The BioSense Program provides local, state, and federal partners a timely regional and national picture of trends in disease syndromes and situation awareness. BioSense is in the midst of a redesign that shifts the program's focus to meet the needs of stakeholders and end users in state and local health departments, CDC programs, hospitals, and other federal programs (i.e. DoD and VA) to improve regional and national coverage.
We invite all
interested stakeholders to join the BioSense Collaboration Site (centerpiece
of the redesign). This site is the quickest way to get information about the
redesigned program and features interactive elements designed to foster and encourage transparent information exchange and allow stakeholders to: (1) follow the BioSense Redesign project as it progresses; (2) provide input; and (3) communicate and exchange ideas with one another and with the BioSense Redesign team.
BioSense is undergoing a redesign to improve features such as centralized data mining at a "distant" federal facility and address concerns that the system could not meet its objective to provide early warning or detect local outbreaks (i.e., 2001 anthrax outbreak). The redesign will also address challenges with false alarms and associated costs to resource-strapped state and local health departments in response to externally generated false alerts.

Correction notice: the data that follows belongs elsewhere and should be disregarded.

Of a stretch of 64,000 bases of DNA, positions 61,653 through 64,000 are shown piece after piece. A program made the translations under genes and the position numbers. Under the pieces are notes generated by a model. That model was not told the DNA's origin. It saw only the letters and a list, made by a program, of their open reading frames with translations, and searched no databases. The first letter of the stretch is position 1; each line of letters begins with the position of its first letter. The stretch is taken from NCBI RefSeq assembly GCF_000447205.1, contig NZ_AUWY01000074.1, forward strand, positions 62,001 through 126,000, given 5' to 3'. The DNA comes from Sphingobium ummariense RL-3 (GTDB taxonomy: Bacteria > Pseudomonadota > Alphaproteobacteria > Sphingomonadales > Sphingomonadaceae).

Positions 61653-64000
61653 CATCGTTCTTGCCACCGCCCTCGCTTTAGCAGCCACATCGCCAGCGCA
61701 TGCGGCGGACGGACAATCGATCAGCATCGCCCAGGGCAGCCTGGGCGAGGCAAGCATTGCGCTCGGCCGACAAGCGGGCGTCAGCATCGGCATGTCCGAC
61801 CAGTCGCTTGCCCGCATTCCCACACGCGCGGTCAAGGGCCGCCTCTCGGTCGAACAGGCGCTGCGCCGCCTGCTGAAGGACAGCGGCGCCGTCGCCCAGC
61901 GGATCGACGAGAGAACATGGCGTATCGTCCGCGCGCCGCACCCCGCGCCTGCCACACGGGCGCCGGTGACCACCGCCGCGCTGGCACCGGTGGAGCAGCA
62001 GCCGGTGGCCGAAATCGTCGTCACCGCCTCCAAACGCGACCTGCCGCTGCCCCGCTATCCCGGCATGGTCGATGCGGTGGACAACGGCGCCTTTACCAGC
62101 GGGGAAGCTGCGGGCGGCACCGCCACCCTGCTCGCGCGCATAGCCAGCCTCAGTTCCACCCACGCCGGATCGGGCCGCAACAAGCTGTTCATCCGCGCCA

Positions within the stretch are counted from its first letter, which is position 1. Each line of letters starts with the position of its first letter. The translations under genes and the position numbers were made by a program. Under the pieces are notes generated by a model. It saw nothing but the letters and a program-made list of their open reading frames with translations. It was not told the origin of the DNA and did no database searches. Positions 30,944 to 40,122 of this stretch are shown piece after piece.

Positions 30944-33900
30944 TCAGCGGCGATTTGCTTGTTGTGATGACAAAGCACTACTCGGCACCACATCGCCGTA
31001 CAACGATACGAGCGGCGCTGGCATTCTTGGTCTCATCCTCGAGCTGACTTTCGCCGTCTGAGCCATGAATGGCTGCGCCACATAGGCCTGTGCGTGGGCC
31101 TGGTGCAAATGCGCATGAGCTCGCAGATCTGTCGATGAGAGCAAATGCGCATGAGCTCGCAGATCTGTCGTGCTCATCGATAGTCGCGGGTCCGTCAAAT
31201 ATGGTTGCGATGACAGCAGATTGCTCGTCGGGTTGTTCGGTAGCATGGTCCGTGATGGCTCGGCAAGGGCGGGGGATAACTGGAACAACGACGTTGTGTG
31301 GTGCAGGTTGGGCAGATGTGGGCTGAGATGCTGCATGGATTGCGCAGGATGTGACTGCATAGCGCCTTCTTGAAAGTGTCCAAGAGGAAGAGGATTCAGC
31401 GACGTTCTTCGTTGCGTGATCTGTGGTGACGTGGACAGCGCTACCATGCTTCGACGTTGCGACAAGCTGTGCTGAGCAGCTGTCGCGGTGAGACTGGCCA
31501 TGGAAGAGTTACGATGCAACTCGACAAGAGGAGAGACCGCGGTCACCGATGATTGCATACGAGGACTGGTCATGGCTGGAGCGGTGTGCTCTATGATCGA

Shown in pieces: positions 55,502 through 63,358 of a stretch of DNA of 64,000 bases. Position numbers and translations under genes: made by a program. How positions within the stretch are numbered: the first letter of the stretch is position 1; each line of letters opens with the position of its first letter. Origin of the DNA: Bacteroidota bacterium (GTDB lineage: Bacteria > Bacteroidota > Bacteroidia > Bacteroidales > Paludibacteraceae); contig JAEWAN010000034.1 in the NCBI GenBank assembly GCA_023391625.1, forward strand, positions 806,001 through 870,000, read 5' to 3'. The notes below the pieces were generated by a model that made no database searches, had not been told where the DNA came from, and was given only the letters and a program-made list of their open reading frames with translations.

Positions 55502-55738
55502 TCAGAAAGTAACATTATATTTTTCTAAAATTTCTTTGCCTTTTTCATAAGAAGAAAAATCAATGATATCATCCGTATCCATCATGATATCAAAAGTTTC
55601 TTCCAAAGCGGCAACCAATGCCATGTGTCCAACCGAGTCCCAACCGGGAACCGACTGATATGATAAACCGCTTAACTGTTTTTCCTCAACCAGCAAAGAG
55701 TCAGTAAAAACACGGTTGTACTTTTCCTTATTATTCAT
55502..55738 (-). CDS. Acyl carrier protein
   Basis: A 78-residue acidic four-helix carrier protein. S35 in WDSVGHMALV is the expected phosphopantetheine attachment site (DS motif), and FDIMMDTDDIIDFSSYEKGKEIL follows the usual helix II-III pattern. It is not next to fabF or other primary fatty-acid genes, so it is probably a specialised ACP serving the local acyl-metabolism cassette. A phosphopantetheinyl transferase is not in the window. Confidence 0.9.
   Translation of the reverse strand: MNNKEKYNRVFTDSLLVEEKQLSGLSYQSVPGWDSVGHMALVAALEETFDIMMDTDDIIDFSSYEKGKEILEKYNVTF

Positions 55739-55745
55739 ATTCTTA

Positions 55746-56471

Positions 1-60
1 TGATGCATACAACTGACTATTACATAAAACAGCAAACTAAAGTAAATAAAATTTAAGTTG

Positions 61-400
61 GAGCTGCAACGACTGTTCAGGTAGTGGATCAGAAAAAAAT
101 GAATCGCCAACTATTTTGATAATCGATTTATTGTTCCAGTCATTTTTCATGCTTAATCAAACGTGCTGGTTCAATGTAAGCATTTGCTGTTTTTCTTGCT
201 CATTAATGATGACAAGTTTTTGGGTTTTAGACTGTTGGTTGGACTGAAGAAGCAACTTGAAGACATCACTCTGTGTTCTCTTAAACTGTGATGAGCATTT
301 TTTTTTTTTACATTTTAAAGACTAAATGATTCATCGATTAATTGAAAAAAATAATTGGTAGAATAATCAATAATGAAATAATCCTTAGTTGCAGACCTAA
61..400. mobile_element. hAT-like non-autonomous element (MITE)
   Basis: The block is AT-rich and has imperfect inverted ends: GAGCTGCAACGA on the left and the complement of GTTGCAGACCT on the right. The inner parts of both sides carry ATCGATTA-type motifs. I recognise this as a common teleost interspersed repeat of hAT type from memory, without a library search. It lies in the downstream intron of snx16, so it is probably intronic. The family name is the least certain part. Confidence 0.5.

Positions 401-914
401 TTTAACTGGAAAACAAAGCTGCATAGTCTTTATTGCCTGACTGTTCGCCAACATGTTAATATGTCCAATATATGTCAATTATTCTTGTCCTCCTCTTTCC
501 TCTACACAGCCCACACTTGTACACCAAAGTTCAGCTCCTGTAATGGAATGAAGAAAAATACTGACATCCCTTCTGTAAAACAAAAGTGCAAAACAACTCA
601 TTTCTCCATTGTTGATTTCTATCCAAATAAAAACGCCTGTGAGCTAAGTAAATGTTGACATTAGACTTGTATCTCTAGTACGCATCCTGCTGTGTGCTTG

With input and
guidance from local, state, and federal partners, the Centers for Disease
Control and Prevention (CDC)’s Office of Surveillance, Epidemiology, and
Laboratory Services (OSELS) is working with RTI International to redesign the BioSense
Program. RTI (working under CDC contract number GS10F0097L) is an independent,
nonprofit research institute providing research and technical expertise to
governments and businesses in health and pharmaceuticals, surveys and
statistics, advanced technology, and other services and areas. For more
information, visit www.rti.org.
The goal of the redesign and redirection effort is to be able to provide nationwide and regional situation awareness for all-hazard health threats (beyond bioterrorism) and to support national, state, and local responses to those threats. By
integrating local and state-level data into a cohesive “picture,”
improve its utility for state and local stakeholders and provide multipurpose
timely data for regional (i.e., multistate) and national view of
health outcomes and syndromes. This will be accomplished through inclusion of more jurisdictions and distributed ED coverage across the US.
The focus of the redesign is to:
The key components of the BioSense program redesign include:
Activities planned for the redesign process include the following: